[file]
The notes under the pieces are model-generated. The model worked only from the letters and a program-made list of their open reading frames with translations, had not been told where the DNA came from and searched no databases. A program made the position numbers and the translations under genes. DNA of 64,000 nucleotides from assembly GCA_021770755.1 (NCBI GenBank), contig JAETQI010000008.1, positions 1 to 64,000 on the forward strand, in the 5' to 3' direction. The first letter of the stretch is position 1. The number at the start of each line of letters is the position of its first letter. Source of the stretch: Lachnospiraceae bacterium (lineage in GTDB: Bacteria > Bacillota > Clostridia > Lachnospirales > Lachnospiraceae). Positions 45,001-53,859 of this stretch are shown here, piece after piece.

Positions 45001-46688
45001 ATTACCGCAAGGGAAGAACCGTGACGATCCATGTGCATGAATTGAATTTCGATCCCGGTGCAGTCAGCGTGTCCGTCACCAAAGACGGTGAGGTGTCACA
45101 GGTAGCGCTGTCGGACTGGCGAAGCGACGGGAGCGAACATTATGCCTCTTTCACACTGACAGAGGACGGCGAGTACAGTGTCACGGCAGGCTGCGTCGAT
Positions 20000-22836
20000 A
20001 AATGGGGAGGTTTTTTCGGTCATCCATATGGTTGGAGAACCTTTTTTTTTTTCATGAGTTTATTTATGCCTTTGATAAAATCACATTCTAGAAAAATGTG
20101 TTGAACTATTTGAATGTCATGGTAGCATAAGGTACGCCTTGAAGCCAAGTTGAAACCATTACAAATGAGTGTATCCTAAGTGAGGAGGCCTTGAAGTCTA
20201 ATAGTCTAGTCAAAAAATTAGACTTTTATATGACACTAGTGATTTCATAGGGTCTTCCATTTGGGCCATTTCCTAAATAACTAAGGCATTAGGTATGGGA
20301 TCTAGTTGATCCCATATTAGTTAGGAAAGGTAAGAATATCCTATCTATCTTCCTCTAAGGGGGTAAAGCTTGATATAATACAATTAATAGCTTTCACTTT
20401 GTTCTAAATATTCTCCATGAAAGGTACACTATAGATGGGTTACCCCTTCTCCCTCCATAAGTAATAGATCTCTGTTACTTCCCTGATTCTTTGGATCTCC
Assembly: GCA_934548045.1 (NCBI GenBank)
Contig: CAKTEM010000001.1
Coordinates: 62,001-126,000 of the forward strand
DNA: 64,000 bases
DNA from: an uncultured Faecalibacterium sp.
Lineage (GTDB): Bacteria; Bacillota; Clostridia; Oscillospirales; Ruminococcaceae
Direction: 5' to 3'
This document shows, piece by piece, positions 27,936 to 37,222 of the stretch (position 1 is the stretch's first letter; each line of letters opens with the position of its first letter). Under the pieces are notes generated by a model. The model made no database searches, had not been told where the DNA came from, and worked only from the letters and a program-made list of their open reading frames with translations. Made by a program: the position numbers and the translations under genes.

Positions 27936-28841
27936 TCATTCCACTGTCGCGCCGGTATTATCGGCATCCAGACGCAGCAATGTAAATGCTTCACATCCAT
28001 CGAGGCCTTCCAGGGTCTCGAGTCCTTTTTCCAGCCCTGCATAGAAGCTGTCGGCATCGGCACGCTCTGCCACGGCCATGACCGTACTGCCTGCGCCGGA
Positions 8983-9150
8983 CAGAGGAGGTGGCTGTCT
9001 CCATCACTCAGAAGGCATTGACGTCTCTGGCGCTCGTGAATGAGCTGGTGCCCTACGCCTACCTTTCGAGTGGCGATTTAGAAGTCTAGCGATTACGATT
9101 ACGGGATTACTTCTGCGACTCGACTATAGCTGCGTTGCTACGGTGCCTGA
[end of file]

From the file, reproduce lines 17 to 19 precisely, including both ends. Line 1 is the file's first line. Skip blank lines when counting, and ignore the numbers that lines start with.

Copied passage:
Lineage (GTDB): Bacteria; Bacillota; Clostridia; Oscillospirales; Ruminococcaceae
Direction: 5' to 3'
This document shows, piece by piece, positions 27,936 to 37,222 of the stretch (position 1 is the stretch's first letter; each line of letters opens with the position of its first letter). Under the pieces are notes generated by a model. The model made no database searches, had not been told where the DNA came from, and worked only from the letters and a program-made list of their open reading frames with translations. Made by a program: the position numbers and the translations under genes.